Jericho Elementary School, a kindergarten through fourth grade school faced two obstacles in creating a Safe Routes to School program: few students living within walking distance, and a highway next to the school.
In 1995, the Auburn School District linked concerns about the high cost of transportation and increased childhood obesity to create cooperation that has led to 20 percent of its district’s students walking to school.
In Tell City, IN, a $250,000 award in Safe Routes to School (SRTS) funds from the Indiana Department of Transportation (IDOT) and a $29,347 grant from the city will fund a 1.2 mile pedestrian and bicycle sidewalk system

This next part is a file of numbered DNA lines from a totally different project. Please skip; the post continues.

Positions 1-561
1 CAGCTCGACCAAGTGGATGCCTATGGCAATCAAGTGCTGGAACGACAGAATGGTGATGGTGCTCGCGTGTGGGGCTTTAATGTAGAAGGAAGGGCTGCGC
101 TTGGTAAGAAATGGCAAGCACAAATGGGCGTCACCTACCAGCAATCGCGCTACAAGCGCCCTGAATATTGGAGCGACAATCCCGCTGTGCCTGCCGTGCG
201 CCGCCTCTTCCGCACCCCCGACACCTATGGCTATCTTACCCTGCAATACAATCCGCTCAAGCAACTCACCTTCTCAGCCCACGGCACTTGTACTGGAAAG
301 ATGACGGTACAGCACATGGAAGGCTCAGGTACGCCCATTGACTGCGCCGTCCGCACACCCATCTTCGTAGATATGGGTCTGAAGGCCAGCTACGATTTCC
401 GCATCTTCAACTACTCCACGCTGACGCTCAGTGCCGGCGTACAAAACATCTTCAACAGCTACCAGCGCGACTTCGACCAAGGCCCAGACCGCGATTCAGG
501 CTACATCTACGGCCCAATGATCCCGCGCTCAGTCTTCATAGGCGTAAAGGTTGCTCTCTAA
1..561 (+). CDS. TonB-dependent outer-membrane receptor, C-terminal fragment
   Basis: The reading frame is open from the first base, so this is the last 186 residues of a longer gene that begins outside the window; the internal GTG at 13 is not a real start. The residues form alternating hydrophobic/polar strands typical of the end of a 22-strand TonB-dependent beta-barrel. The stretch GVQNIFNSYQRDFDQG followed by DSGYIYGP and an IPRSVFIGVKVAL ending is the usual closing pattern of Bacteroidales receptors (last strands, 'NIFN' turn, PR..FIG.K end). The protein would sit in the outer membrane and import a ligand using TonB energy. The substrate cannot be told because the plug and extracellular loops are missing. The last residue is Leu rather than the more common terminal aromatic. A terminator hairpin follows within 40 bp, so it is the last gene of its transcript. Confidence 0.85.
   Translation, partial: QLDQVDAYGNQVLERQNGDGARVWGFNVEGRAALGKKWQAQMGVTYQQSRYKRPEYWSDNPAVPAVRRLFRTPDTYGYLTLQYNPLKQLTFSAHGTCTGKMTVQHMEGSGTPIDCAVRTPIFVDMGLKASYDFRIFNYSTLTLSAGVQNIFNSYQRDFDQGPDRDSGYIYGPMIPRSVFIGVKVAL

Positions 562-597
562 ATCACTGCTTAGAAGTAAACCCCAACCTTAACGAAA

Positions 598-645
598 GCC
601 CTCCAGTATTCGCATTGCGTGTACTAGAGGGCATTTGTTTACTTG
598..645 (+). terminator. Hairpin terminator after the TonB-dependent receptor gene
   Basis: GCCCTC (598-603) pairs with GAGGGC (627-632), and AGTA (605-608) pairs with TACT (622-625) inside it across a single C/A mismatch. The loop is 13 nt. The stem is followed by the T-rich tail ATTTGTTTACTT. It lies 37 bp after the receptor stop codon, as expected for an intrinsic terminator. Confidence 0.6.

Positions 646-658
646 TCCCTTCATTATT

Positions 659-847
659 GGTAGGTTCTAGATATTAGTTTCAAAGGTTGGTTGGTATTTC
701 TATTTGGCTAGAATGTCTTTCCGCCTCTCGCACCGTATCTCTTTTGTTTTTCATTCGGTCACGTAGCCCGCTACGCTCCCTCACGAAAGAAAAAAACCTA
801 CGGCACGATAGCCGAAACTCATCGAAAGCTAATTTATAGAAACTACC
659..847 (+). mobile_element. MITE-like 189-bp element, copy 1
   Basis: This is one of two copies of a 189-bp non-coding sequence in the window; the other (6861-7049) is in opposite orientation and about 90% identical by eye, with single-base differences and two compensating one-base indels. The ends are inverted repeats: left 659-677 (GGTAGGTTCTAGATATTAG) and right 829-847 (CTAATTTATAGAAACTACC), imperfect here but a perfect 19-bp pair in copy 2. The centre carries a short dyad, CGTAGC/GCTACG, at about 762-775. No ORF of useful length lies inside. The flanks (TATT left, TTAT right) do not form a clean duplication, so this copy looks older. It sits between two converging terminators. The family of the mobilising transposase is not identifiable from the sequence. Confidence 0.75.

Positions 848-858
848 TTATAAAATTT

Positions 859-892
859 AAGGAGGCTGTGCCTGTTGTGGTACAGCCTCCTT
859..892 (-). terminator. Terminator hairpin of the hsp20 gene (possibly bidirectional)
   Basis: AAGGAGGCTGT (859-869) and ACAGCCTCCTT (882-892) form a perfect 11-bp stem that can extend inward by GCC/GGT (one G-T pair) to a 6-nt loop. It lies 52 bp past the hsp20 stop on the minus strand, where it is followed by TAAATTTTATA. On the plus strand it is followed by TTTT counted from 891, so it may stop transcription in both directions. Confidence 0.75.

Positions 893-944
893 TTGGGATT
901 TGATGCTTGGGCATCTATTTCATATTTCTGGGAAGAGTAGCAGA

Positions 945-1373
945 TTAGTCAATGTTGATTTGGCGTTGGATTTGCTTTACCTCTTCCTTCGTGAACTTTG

Nine elementary and middle schools in Mansfield, OH, received funding for Safe Routes to School (SRTS) infrastructure and non-infrastructure projects through the Ohio Department of Transportation (ODOT).
Huntingdon is a small town in a rural community in Carroll County, Tenn., that is working with Huntingdon Primary School and Huntingdon Middle School to create a safer pedestrian and bicycle environment for its children.
Local programs can send their Parent Surveys and Student Travel Tallies to the National Center for data entry. Processing requires approximately 4-6 weeks, but it can take up to 8 weeks depending on the volume of data in the queue.